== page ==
You used to . . . but now!” We’ve got new expectations and rules for conduct as citizens of the Kingdom of God. Yes, God is changing us into the image of his Son, but we have a part to play in the process. “So put to death . . . have nothing to do with . . . don’t be . . . get rid of . . . don’t . . . put on” — all of these ideas have to do with our own effort in applying the Word of God! Our old ways just won’t cut it here.

“Since you have heard about Jesus and have learned the truth that comes from him, throw off your old sinful nature and your former way of life, which is corrupted by lust and deception. Instead, let the Spirit renew your thoughts and attitudes. Put on your new nature, created to be like God—truly righteous and holy” (Ephesians 4:21-24).

So what does a citizen of the Kingdom of God look like? Well, here are a few things to ponder. Notice how many of them have to do with how we treat others!

  • “Since God chose you to be the holy people he loves, you must clothe yourselves with tenderhearted mercy, kindness, humility, gentleness, and patience. Make allowance for each other’s faults, and forgive anyone who offends you. Remember, the Lord forgave you, so you must forgive others. Above all, clothe yourselves with love, which binds us all together in perfect harmony. And let the peace that comes from Christ rule in your hearts. For as members of one body you are called to live in peace. And always be thankful” (Colossians 3:12-15).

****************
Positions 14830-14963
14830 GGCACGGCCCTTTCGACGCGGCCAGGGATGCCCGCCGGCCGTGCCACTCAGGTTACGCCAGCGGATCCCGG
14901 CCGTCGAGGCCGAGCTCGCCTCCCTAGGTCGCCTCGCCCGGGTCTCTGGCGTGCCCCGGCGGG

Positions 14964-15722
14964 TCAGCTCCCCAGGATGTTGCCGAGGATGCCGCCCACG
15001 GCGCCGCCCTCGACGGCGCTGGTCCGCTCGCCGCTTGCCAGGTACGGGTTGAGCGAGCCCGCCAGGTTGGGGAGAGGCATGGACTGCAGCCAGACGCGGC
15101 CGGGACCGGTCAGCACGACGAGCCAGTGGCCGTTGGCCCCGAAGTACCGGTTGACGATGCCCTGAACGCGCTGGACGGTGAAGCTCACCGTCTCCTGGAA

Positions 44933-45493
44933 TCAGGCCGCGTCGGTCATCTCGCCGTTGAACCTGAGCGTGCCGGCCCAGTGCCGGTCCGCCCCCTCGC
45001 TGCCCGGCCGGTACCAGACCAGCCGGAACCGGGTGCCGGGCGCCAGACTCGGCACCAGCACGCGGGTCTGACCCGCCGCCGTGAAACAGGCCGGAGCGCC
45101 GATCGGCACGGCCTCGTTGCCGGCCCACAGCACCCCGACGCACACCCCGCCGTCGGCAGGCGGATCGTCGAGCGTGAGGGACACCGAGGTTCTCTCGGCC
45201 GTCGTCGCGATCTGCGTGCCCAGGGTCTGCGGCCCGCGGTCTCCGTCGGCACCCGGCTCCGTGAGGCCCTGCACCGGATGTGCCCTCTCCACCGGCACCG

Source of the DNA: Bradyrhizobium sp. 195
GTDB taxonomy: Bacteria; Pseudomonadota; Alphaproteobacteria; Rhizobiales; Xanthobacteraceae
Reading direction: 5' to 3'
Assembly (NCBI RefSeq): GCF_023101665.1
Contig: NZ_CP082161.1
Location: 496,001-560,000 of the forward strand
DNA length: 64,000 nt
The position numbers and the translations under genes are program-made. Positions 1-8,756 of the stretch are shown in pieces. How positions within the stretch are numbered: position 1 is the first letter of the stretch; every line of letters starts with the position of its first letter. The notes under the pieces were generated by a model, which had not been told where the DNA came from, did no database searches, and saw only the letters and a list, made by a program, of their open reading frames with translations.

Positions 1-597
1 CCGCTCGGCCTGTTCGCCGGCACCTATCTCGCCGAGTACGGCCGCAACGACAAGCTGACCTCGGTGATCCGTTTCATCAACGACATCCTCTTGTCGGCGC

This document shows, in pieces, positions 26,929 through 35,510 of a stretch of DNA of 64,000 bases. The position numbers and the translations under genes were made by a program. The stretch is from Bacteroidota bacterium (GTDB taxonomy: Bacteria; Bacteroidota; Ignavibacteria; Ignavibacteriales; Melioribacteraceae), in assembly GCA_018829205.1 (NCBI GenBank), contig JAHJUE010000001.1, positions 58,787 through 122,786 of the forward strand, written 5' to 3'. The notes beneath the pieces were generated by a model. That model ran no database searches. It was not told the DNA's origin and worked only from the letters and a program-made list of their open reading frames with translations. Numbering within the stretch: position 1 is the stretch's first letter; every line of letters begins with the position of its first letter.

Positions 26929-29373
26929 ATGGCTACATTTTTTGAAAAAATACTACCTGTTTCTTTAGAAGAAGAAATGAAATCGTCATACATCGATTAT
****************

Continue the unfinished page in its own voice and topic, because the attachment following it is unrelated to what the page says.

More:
• “Let us tell our neighbors the truth, for we are all parts of the same body” (Ephesians 4:25).

  • Use your hands for good hard work, and then give generously to others in need” (Ephesians 4:28).

  • “Let everything you say be good and helpful, so that your words will be an encouragement to those who hear them” (Ephesians 4:29)

  • “Be kind to each other, tenderhearted, forgiving one another, just as God through Christ has forgiven you” (Ephesians 4:32).

As we begin this New Year, may we focus on our relationships with those around us, learning to love as Christ has loved us, and by allowing the Spirit to “renew [our] thoughts and attitudes“.

May we show ourselves to be citizens of the Kingdom of God by learning and applying new systems of behavior that focus on others instead of ourselves.

Look up and out, my friend! There is a whole world around you that needs you to shine your light! What is one area of your spiritual growth walk that could use a little more effort on your part?